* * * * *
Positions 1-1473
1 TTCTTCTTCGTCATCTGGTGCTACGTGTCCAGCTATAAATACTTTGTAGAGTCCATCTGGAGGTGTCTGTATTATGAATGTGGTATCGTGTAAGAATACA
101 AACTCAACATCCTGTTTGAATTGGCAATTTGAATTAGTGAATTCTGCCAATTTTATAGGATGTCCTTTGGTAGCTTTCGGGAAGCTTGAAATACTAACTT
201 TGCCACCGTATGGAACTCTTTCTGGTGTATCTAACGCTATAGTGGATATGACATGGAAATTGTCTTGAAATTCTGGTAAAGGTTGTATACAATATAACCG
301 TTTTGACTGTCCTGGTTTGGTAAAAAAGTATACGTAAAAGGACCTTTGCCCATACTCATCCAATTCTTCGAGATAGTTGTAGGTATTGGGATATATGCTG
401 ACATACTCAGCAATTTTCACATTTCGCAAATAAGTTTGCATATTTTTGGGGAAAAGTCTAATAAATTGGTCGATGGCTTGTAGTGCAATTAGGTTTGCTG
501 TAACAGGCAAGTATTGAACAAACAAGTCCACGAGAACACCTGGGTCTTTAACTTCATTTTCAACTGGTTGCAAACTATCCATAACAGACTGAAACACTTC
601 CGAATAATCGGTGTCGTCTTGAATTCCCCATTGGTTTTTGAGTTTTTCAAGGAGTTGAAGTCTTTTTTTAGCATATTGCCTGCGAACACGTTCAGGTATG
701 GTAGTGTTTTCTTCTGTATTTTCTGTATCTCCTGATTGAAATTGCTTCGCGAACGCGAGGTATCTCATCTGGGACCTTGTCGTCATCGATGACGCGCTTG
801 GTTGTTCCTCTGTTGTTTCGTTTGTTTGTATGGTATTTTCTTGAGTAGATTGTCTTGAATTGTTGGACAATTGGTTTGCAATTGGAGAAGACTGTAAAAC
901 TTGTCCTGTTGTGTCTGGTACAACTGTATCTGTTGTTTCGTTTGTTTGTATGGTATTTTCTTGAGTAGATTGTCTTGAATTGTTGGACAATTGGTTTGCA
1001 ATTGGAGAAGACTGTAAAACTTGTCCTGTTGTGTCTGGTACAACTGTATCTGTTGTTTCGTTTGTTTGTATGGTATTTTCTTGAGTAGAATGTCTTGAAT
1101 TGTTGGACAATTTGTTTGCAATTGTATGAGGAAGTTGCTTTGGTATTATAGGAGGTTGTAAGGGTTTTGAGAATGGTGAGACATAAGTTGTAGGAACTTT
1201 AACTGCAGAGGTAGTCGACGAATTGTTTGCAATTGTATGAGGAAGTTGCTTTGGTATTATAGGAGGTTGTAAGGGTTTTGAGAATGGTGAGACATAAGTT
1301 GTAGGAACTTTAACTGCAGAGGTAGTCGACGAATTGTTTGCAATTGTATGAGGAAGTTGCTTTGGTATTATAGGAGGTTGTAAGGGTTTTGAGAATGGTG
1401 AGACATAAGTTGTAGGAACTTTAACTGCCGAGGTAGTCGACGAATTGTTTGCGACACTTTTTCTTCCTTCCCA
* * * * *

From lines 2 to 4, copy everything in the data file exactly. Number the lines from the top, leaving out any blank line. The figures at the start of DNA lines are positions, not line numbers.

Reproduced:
1 TTCTTCTTCGTCATCTGGTGCTACGTGTCCAGCTATAAATACTTTGTAGAGTCCATCTGGAGGTGTCTGTATTATGAATGTGGTATCGTGTAAGAATACA
101 AACTCAACATCCTGTTTGAATTGGCAATTTGAATTAGTGAATTCTGCCAATTTTATAGGATGTCCTTTGGTAGCTTTCGGGAAGCTTGAAATACTAACTT
201 TGCCACCGTATGGAACTCTTTCTGGTGTATCTAACGCTATAGTGGATATGACATGGAAATTGTCTTGAAATTCTGGTAAAGGTTGTATACAATATAACCG